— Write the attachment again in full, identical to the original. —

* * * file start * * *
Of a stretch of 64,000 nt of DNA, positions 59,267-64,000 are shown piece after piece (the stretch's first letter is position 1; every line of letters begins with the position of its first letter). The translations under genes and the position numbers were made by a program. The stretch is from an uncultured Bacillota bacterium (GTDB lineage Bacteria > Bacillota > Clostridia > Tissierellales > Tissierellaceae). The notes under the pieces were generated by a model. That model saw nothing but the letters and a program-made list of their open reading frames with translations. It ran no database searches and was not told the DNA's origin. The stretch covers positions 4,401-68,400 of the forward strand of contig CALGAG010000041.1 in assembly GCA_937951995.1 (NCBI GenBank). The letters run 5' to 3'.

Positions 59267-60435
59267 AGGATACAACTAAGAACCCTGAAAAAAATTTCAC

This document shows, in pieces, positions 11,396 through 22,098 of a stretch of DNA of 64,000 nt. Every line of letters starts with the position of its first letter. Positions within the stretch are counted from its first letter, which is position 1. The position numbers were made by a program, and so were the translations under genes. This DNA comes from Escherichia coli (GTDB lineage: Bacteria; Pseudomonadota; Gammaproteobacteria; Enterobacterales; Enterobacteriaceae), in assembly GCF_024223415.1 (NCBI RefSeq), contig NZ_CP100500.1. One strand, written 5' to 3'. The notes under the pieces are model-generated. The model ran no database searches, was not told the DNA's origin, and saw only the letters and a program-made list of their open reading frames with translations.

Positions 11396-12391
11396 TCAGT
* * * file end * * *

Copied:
Of a stretch of 64,000 nt of DNA, positions 59,267-64,000 are shown piece after piece (the stretch's first letter is position 1; every line of letters begins with the position of its first letter). The translations under genes and the position numbers were made by a program. The stretch is from an uncultured Bacillota bacterium (GTDB lineage Bacteria > Bacillota > Clostridia > Tissierellales > Tissierellaceae). The notes under the pieces were generated by a model. That model saw nothing but the letters and a program-made list of their open reading frames with translations. It ran no database searches and was not told the DNA's origin. The stretch covers positions 4,401-68,400 of the forward strand of contig CALGAG010000041.1 in assembly GCA_937951995.1 (NCBI GenBank). The letters run 5' to 3'.

Positions 59267-60435
59267 AGGATACAACTAAGAACCCTGAAAAAAATTTCAC

This document shows, in pieces, positions 11,396 through 22,098 of a stretch of DNA of 64,000 nt. Every line of letters starts with the position of its first letter. Positions within the stretch are counted from its first letter, which is position 1. The position numbers were made by a program, and so were the translations under genes. This DNA comes from Escherichia coli (GTDB lineage: Bacteria; Pseudomonadota; Gammaproteobacteria; Enterobacterales; Enterobacteriaceae), in assembly GCF_024223415.1 (NCBI RefSeq), contig NZ_CP100500.1. One strand, written 5' to 3'. The notes under the pieces are model-generated. The model ran no database searches, was not told the DNA's origin, and saw only the letters and a program-made list of their open reading frames with translations.

Positions 11396-12391
11396 TCAGT